Analysis: Ayalon likely loser in battle with Shalom

By David Horovitz May 17, 2005

Ultimately, there can only be one winner in the dispiriting spat between Foreign Minister Silvan Shalom and US Ambassador Danny Ayalon, and it will likely not be the Washington envoy.

While outsiders wonder about possible successors – ex-minister Natan Sharansky, outgoing Jewish Agency chief Sallai Meridor, departing army spokeswoman Ruth Yaron, et al. – they’re not playing the name game yet at the Foreign Ministry.

But as far as the ministry is concerned, time is running out for Ayalon, the surprise beneficiary almost three years ago of Prime Minister Ariel Sharon and then foreign minister Shimon Peres’s inability to agree on a more senior or high-profile ambassadorial candidate.

Shalom is not about to demand that Ayalon, who had been ‘loaned out’ to the Prime Minister’s Office from the Foreign Ministry when he was selected for the Washington post, come home right now. The Washington leg of a Civil Service Commission investigation into allegations that Ayalon’s wife verbally abused domestic employers at the ambassador’s residence is only just getting under way. And Attorney-General Menahem Mazuz has now asked that the commission also investigate Ayalon’s formal complaint against Shalom and his wife, Judy Shalom Nir Moses, which alleges that they sought the dismissal of one of the ambassador’s top aides, Liran Petrezil.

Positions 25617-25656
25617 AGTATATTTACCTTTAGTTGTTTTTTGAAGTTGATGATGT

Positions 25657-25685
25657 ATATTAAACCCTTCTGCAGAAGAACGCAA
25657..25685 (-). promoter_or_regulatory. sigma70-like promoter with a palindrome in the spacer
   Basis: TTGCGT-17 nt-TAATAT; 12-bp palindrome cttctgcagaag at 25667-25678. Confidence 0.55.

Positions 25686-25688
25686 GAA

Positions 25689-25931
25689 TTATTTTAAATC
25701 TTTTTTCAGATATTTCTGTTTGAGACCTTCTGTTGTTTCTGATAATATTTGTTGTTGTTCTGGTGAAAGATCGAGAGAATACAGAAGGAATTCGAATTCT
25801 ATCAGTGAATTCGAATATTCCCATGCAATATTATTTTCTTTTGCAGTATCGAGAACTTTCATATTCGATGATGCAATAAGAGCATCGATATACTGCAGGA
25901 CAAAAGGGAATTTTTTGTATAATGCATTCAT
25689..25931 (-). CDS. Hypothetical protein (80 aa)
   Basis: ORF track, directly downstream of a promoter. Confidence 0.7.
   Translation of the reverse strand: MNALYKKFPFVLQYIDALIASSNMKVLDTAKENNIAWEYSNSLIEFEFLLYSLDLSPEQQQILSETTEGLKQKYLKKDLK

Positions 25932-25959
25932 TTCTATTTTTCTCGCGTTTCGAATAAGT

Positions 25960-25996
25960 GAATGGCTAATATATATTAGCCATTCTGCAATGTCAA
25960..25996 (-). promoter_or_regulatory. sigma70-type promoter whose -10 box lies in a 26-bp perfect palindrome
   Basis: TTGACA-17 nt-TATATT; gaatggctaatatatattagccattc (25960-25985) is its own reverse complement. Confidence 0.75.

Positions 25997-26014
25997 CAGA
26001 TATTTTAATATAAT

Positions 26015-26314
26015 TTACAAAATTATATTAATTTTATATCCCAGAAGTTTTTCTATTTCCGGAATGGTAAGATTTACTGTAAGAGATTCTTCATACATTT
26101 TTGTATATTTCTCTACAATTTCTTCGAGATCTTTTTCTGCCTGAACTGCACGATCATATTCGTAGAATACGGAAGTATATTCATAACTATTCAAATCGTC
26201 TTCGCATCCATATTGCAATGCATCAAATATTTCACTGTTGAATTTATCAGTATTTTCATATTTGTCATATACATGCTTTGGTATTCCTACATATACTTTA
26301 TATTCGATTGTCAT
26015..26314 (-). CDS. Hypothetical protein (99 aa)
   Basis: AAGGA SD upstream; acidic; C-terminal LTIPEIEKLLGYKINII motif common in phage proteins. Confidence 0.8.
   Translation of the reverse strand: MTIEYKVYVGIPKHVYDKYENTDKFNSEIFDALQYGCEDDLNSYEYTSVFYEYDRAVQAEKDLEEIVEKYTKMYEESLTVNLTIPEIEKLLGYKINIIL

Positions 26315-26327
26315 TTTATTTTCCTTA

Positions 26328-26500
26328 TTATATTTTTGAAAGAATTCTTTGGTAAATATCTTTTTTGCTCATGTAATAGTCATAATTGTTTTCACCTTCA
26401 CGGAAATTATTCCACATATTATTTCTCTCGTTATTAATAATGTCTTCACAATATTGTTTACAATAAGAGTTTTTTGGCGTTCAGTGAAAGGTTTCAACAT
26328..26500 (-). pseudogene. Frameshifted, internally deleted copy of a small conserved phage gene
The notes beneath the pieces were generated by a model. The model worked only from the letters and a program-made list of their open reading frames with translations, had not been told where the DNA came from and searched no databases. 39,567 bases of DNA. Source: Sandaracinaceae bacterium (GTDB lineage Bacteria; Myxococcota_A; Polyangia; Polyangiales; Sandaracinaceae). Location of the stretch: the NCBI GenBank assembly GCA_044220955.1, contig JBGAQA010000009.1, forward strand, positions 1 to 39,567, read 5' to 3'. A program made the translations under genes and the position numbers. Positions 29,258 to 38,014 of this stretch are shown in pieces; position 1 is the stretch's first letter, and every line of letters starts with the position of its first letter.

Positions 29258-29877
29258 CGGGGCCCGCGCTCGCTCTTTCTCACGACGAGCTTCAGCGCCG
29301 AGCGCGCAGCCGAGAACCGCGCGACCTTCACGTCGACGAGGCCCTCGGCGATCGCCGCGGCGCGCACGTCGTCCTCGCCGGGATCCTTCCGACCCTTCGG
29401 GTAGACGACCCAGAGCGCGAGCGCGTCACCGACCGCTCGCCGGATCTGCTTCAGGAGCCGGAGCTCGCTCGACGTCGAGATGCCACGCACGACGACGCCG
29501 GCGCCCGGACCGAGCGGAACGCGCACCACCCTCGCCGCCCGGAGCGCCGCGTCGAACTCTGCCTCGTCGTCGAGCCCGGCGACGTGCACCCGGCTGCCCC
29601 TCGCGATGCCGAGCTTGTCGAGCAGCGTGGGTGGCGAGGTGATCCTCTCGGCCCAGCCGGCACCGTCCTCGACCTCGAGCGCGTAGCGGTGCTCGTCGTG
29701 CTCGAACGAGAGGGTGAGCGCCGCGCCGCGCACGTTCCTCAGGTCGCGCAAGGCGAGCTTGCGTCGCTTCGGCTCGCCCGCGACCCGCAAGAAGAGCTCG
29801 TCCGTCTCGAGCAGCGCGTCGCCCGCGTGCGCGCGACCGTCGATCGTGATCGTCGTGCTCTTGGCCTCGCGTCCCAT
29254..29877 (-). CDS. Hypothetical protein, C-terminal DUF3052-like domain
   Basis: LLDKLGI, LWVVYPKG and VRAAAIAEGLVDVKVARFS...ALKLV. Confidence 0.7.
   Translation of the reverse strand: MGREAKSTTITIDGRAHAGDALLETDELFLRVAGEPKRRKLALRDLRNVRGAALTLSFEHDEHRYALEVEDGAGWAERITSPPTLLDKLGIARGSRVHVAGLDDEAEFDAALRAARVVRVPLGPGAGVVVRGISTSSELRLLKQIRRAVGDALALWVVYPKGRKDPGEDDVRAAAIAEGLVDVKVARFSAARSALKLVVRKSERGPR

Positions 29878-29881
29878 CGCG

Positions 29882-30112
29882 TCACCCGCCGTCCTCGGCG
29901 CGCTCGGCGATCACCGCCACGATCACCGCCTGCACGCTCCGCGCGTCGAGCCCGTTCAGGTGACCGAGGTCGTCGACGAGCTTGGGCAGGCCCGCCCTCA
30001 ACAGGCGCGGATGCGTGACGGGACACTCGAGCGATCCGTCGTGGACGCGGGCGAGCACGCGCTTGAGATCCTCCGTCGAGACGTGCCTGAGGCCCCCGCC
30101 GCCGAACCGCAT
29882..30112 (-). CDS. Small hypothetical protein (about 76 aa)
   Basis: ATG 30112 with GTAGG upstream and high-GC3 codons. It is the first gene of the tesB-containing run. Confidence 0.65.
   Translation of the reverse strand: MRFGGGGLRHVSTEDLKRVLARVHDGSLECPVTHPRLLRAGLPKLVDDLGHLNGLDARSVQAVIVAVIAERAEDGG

But by the time all the investigating is done and the relevant reports are written, summer will be upon us, and Ayalon will have served three years in DC. A fourth year? Forget it.

Sharon, according to his aides, is proffering full support for the envoy – unsurprising, given their earlier working relationship and the fact that the Washington ambassador invariably acts in close coordination with the prime minister. But there seems little doubt that, when Shalom insists that Ayalon come home – or else – in the summer, the prime minister will opt to keep his politically powerful foreign minister happy, rather than go out on a limb for a readily replaceable ambassador.

Shalom, it is understood, will have nothing further to do with the ambassador, who is energetically disparaged in the minister’s circles as a figure of mediocrity. Indeed, Ayalon must have known that he was committing diplomatic career suicide by filing that complaint with Mazuz. Still, having held the most prestigious of diplomatic posts, and been sent to the US as a ‘political appointee’ because more senior Jerusalem diplomats had offered their own candidacy for the job, Ayalon hardly had much to look forward to back ‘home’ at the ministry.

Shalom considers the timing of Ayalon’s complaint – precisely as the Civil Service Commission began its work in Washington – to be more than coincidental. And the notion that Shalom or his wife would have sought Petrezil’s ouster for the purported crime of failing to set up a photo-op for the couple with Madonna is ridiculed in the minister’s circles.

For one thing, it is said, the minister’s wife is not short of showbiz connections and could have set up her own Madonna meet should she desperately have wanted one; for another, the minister was in New York, at the UN General Assembly, when the singer came to Israel last fall and thus wouldn’t have been around to be snapped with the diva anyway.

With Ayalon claiming to have tape recordings to back up his assertions, it now falls to the commission’s investigators to get the bottom of it all.

Only one winner, but more than one loser. The real casualty of the dispute, as ever, will be the State of Israel. Its most important overseas legation, as Israel gears up for disengagement in the next few months and with close coordination with the US at a premium, will essentially be headed by a lame-duck envoy at absolute odds with his own minister.

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